SPION was prepared and purified for these studies in the Athinoula A. Martinos Center for Biomedical Imaging at Massachusetts General Hospital (MGH), as described previously (Shen et al., 1993; Lind et al., 2002). Freshly synthesized SPION was functionalized with cyanogen bromide (Marshall and Rabinowitz, 1976), and linked to NeutrAvidin (NA) in the presence of 1 m sodium cyanoborohydride (both from Pierce Biotechnology, Rockford, IL). The resulting covalently linked product, SPION-NA, was filtered and dialyzed against a 20× volume of sodium citrate buffer solution (25 mm, pH 8.0), using a Centricon Plus-100 filter (100 kDa cutoff; Millipore, Bedford, MA). Activated SPION (SPION-NA) was stored in an amber-colored bottle at 4°C, at a concentration of 4 mg of iron per milliliter of sodium citrate buffer. Iron concentrations in SPION samples were determined by optical absorbance at 410 nm after treatment with hydrogen peroxide (0.03%) and 6N hydrogen chloride (de Marco et al., 1998).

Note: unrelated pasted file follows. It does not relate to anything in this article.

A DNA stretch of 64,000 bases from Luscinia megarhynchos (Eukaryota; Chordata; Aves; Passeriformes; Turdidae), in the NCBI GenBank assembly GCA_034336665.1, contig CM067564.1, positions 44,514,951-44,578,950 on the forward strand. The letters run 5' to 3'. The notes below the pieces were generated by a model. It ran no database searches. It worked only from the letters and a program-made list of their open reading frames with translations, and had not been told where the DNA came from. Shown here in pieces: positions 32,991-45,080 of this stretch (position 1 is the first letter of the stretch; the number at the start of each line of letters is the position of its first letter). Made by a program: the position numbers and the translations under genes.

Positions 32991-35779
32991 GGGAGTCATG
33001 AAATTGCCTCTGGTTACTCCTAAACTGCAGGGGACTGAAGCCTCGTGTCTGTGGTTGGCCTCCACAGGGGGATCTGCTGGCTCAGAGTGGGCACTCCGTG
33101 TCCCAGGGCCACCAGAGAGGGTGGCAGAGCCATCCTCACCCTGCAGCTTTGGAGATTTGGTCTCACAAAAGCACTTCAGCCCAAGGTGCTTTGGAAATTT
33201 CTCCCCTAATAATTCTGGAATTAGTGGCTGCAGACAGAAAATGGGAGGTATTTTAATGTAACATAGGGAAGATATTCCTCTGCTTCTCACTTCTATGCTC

Conjugation of biotinylated sODN to SPION-NA.
We synthesized three 5′-biotin-labeled antisense sODN: sODN-cfos, 5′-catcatggtcgtggtttgggcaaacc-3′ (Liu et al., 1994; Y. Zhang et al., 1999); ODN-βactin, 5′-acgcagctcagtaacagtccgccta-3′ (Schedlich et al., 1997); and sODN-Ran, a randomized sequence, as negative control, 5′-gggatcgttcagagtctag-3′ (Zhang et al., 2001). All sODN were purified using PAGE. The sequence of sODN-cfos is complementary to rat c-fos mRNA; we used it because the sODN made with mouse sequence contains CCCC, which compromises its stability during storage (our unpublished observation). To directly observe the sODN, we also synthesized sODN with fluorescein isothiocyanate (FITC) on the 5′ terminus and biotin on the 3′ terminus (FITC-sODN-biotin). SPION-NA (250 nmol of Fe) was incubated with the biotinylated sODN (FITC-sODN-biotin) (1 nmol) at room temperature for 30 min and the mixture was filter-dialyzed with three washes of sodium citrate buffer (25 mm, pH 8) in a centrifugal filter device (Microcon YM-30; Millipore). We incubated unconjugated SPION of the same lot from which SPION-sODN had been made with saline. The probes were resuspended in 36 μl of sodium citrate buffer. After conjugation, the probes were stored at 4°C (no longer than 24 h). Immediately before infusion, we added 4 μl of lipofectin (0.1 mg/ml; Invitrogen, San Diego, CA).